Police in Egypt are failing to following a new law that provides the nation’s Christians with freedom of worship, the right to restore old churches and build a new one – all under pressure from Muslims, documents a report in Joseph Farah’s G2 Bulletin.

Researcher C. Meital wrote at the Middle East Media Research Institute that the issue of discrimination against Egypt’s Coptic Christian minority has resurfaced recently in the Egyptian media.

“The renewed debate follows claims that the security forces, submitting to pressure by Islamist elements, are depriving Copts of their freedom of worship,” MEMRI said.

It gets political, too, as the Copts explain they supported President ‘Abd Al-Fattah Al-Sisi during the 2013 revolution that brought him to power, and that makes them the president’s “natural partners.”

Instead, they say security forces have been preventing them from holding prayers in several villages in Upper Egypt.

“For example, in early March 2017, residents of Nazla Al-Nakhl in the Al-Minya Governorate said that the security forces had prevented them from holding prayers on the grounds that this would provoke local extremists to harm them,” MEMRI reported.

“The security forces said in response that the villagers had tried to hold prayers in an unauthorized church.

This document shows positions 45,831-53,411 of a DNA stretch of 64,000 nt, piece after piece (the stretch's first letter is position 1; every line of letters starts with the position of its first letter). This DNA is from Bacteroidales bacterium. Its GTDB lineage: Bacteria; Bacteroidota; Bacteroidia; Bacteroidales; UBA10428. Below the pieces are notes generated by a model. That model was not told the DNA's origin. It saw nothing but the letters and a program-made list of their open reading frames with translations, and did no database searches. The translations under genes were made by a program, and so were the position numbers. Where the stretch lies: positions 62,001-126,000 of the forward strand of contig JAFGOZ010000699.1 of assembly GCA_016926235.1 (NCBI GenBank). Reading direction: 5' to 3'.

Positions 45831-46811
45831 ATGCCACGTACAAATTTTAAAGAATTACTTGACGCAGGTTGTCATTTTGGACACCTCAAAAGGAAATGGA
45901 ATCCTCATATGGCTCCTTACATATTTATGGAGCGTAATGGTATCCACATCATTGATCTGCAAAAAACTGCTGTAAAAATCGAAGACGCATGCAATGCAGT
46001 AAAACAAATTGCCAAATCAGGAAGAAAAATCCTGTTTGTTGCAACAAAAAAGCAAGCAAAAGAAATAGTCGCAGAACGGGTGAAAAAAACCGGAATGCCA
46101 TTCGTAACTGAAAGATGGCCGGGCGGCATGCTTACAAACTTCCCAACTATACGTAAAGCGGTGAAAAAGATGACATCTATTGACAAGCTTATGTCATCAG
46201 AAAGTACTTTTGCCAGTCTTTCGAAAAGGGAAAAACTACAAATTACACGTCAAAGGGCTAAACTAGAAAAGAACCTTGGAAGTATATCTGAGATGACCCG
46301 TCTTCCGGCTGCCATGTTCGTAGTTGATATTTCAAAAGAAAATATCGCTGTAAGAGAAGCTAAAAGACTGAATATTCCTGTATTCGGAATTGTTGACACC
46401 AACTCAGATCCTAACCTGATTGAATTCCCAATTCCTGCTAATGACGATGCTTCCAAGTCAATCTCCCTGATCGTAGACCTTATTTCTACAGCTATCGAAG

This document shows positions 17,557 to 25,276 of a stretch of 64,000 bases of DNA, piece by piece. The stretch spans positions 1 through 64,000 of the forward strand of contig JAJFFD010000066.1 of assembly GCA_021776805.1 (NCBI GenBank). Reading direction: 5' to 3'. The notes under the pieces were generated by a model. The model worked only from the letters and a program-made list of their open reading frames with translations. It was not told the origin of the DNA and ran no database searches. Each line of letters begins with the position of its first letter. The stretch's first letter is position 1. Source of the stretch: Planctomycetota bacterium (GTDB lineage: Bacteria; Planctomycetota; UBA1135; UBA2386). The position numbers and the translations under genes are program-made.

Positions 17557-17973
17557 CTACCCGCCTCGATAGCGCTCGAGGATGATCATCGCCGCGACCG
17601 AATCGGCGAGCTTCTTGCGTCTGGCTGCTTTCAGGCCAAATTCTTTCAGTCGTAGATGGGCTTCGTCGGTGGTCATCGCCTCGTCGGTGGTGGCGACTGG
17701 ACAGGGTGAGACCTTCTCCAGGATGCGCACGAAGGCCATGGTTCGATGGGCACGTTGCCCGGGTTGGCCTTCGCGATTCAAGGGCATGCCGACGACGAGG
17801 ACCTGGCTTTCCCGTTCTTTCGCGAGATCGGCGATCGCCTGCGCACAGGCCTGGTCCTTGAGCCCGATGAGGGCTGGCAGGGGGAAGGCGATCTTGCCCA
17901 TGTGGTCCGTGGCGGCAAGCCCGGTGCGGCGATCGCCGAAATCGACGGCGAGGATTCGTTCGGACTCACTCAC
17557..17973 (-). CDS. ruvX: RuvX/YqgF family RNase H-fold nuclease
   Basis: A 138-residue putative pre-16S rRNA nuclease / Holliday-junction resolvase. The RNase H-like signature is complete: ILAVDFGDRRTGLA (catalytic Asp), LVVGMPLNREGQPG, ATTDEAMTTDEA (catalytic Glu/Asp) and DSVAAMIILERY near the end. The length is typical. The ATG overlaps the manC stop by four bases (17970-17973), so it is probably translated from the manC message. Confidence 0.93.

“In August, two more incidents in Al-Minya villages were reported; in one, the security forces reportedly shut down a church in Kidwan village, and in the other, they prevented Copts from holding services in an apartment in Al-Faran village on the grounds that it was not an authorized church, and even blocked roads to prevent the Copts from reaching the area.”

The report cites a request from Bishop Macarius of Al-Minya for the federal government to uphold the law, as more than 15 churches have been shut down and about 70 villages have no church at all.

That’s why Cops seek alternative locations to worship, officials said.

Coptic villagers wrote to Al-Sisi: “In every meeting [with Copts] you [Al-Sisi] stress the improperness of directing offensive expressions at any Egyptian citizen, but today we know that what is happening in practice represents the opposite of your approach, for [we are treated] like criminals and transgressors who must be prosecuted [merely] for practicing their religion.”

MEMRI explained that the law adopted in August provides for the construction of new churches and the restoration of old churches, which previously required government permission in the Muslim majority nation.

For the rest of this report, and more, please go to Joseph Farah’s G2 Bulletin.

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